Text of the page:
Cooking lessons: fresh homemade pasta

We met at 11:30 in the morning under the column in Piazza Santa Trinita. Roberta and I were ready! We both made a quick call to our moms (who both laughed when we told them what we were about to do…oh my!), while the other participants joined us. At 11:45 am on the nose, the C4 tour organized by the CAF agency began. What lie ahead for us? Cooking lessons: today we would make fresh homemade pasta!

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We crossed the bridge to get to the workshop. The simple space had steel tables with 4–5 people grouped around each table. Fabrizio, who welcomed us, was our guide through the pasta-making process.

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We all washed our hands and we dove right into making the dough. We made two types; one based on durum wheat flour and water for the tagliatelle, and the other with 00 semolina flour and eggs, for the pappardelle and potato tortelli.

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We mixed all the ingredients with a fork in a bowl and then went on, using our hands right on the work tables. After having made a smooth, even dough, we wrapped it in film and put it in the refrigerator to set.

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We went on to the sauces to go on our pasta. For the meat sauce, we cut vegetables into cubes and added ground beef and tomato paste to the mixture. We sliced the mushrooms, put them in the pan with oil and garlic and sautéed them with a touch of white wine.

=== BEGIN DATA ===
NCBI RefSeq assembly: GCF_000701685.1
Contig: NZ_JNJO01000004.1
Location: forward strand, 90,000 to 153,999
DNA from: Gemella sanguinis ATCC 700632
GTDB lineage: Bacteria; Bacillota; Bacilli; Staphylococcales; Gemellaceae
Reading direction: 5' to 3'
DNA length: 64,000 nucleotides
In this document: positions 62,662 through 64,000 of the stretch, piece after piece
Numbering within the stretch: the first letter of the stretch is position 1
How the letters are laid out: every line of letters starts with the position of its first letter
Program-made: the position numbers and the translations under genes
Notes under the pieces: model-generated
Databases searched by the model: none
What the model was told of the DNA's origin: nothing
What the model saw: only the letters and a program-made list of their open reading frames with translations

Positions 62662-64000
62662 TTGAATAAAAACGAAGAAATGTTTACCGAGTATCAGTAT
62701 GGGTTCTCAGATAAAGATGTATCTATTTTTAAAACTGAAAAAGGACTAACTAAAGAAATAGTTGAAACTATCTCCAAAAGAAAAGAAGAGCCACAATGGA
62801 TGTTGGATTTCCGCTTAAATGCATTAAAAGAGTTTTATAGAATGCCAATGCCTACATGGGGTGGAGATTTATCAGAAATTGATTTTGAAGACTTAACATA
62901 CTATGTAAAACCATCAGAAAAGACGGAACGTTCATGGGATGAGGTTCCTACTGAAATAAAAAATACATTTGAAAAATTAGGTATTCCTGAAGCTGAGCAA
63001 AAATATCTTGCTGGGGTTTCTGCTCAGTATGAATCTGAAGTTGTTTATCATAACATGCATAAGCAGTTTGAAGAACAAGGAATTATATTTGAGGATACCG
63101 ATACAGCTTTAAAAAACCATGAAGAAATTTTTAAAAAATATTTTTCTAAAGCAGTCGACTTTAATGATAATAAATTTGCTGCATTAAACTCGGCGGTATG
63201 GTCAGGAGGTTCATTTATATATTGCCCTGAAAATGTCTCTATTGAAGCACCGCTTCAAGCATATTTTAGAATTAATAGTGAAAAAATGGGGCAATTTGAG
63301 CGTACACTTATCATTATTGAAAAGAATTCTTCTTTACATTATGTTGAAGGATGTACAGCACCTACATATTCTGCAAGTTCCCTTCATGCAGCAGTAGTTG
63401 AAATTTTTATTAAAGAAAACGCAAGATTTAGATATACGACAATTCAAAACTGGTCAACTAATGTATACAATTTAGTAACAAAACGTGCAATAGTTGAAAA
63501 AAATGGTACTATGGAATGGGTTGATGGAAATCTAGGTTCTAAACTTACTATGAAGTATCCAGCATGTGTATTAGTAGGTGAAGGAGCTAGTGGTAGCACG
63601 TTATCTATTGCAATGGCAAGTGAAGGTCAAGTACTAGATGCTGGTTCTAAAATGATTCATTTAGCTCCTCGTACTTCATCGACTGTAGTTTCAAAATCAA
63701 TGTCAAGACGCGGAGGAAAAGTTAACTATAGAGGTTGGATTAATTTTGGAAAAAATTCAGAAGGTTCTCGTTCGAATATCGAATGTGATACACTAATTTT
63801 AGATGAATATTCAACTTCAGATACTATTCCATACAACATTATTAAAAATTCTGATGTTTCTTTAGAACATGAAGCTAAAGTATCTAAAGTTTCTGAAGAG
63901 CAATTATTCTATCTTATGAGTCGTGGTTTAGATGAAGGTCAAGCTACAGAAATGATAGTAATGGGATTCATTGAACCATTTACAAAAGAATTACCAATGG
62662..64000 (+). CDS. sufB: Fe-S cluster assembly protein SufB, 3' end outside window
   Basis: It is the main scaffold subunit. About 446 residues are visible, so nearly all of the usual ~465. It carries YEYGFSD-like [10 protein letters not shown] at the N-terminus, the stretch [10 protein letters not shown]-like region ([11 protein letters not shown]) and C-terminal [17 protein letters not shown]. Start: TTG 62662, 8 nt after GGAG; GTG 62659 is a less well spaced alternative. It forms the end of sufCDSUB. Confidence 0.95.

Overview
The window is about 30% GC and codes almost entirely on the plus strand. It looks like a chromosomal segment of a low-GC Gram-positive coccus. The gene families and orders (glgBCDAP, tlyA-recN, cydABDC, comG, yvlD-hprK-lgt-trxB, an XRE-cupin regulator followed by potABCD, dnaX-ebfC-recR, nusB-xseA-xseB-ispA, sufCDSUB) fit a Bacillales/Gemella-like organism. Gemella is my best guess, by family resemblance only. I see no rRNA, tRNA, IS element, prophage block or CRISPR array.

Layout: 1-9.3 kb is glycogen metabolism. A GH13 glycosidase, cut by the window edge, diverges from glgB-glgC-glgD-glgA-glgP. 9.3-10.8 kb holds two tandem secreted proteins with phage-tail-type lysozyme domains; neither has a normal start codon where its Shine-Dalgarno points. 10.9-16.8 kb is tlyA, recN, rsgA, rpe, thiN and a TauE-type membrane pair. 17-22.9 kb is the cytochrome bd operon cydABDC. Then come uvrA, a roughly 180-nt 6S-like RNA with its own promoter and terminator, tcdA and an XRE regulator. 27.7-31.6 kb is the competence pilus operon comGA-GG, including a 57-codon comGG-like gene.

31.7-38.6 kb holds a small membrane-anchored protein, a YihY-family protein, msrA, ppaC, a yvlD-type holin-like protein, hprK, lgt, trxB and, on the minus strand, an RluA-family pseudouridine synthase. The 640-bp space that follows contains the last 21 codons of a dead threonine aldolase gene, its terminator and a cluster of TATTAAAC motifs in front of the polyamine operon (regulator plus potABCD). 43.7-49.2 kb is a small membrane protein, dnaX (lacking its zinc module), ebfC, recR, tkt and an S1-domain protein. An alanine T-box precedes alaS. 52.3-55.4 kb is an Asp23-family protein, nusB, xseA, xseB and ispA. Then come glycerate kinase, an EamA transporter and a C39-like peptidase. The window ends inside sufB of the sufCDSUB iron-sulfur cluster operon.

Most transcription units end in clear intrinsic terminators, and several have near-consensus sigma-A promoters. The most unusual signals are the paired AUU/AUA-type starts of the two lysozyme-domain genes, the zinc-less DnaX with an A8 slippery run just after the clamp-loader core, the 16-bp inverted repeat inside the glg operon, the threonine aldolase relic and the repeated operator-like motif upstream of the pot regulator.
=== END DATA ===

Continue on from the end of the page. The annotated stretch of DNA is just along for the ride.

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We halved the small tomatoes, dressed them with a mixture of oil, garlic, salt, pepper, basil and lemon and put them in the refrigerator. We mashed potatoes that had already been baked, added some tomato paste, salt, pepper and parsley, and the filling for the tortelli was ready!

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After about a half hour, we took the dough we had put in the refrigerator and gave our pasta its shape. Plenty of flour, and with the help of a pasta maker, we made sheets that got thinner and thinner each time through.
Under the watchful eye of Fabrizio, we first made the tagliatelle, then the tortelli with the potato filling and, lastly, the pappardelle. It was nice to see how, even though we didn’t know each other yet, we all worked together through the steps and set up a full-fledged assembly line.

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We put our pasta to cook in boiling salted water, topped the tagliatelle with the tomatoes, the pappardelle with the mushrooms and the potato tortelli with meat sauce. And it was time to eat!

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In a cozy, rustic dining space, we relished what we cooked all together.
A nice red wine paired with the meal and… oops, it was already 2:30 and my shift at work was starting! But I sure couldn’t go without having tried the dessert we had made in a few, easy steps while we were working on the sauces.